Thursday, January 21, 2016
MultiChoice in Africa struggling to grow DStv subscribers due to weakening currencies as pay-TV households move to cheaper digital terrestrial television (DTT).
MultiChoice in Africa is struggling with the perception that the DStv satellite pay-TV service is too expensive with DStv subscribers in Africa, outside of South Africa, down as pay-TV households switch to cheaper digital terrestrial television (DTT) offerings due to big local currency devaluations, according to a new report.
According to the 5th edition of the Digital TV Sub-Saharan Africa Forecasts 2016 will be a tough year for pay-TV operators like MultiChoice in Africa.
According to Simon Murray, author of the report for Digital TV Research, DStv appears too expensive given the weakening of Africa's currencies, with pay-TV households switching to cheaper DTT offerings.
MultiChoice in Africa had 2.24 million DStv subscribers outside of South Africa by September 2015 - down from 2.56 million six months earlier and down from 2.36 million a year earlier.
According to Digital TV Research estimates, this 2.24 million DStv subscribers fell to 2.16 million DStv subscribers by the end of 2015 and will fall further in 2016.
"DStv appears more expensive to locals. To try and attract new subscribers, DStv has substantially reduced its decoder prices."
"DStv's problems stem mostly from its rights to exclusive premium content, especially sports. Currency devaluation in most sub-Saharan countries hit DStv hard. Exclusive content rights for premium content such as English Premier League (EPL) soccer are usually paid for in US dollars."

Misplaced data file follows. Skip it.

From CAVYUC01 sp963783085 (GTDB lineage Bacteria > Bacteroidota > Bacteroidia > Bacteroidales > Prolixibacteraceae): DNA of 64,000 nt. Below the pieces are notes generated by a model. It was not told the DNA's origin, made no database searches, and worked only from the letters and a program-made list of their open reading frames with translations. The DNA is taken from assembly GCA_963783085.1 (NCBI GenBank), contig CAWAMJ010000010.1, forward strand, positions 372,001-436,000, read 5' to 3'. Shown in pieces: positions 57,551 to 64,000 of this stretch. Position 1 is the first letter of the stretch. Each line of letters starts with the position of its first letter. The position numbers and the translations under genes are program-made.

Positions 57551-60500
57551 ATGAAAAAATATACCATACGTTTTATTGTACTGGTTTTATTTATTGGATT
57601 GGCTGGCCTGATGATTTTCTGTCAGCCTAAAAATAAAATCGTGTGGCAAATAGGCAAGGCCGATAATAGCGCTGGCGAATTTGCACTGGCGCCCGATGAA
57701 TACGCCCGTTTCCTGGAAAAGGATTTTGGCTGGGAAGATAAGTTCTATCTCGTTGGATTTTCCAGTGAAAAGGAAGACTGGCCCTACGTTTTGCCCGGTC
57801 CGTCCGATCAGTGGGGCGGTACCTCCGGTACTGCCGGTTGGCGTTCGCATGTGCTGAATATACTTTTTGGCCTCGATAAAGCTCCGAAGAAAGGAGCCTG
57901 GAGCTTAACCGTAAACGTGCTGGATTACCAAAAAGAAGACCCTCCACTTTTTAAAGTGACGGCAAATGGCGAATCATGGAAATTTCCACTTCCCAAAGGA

"MultiChoice has been compelled to increase its local currency DStv subscription fees to cover the shortfall due to devaluation."
As a result, DStv appears more expensive to locals. To try and attract new subs, DStv has substantially reduced its decoder prices.”
More African pay-TV households are switching to DTT - up from 18.7% (7.9 million) in 2010 with digital television penetration that is estimated to reach 99.9% in 35 African countries by 2021 and 74.7 million homes.
By the end of 2015 complete digital terrestrial television migration was achieved in Gabon, Kenya, Malawi, Rwanda, Tanzania and Uganda.
By the end of 2016 another 6 African countries are expected to complete its switch from analogue to digital terrestrial television - but not South Africa which is lagging far behind the rest of the African continent with its commercial DTT switch-over process.
According to the research, of the 16.91 million pay-TV subscribers at the end of 2015, 10.66 million were satellite pay-TV subscribers and 5.64 million were pay DTT.
Africa's pay-TV subscriber total will more than double to 33.23 million by 2021, with satellite pay-TV subscribers contributing 15.88 million and pay DTT another 14.85 million.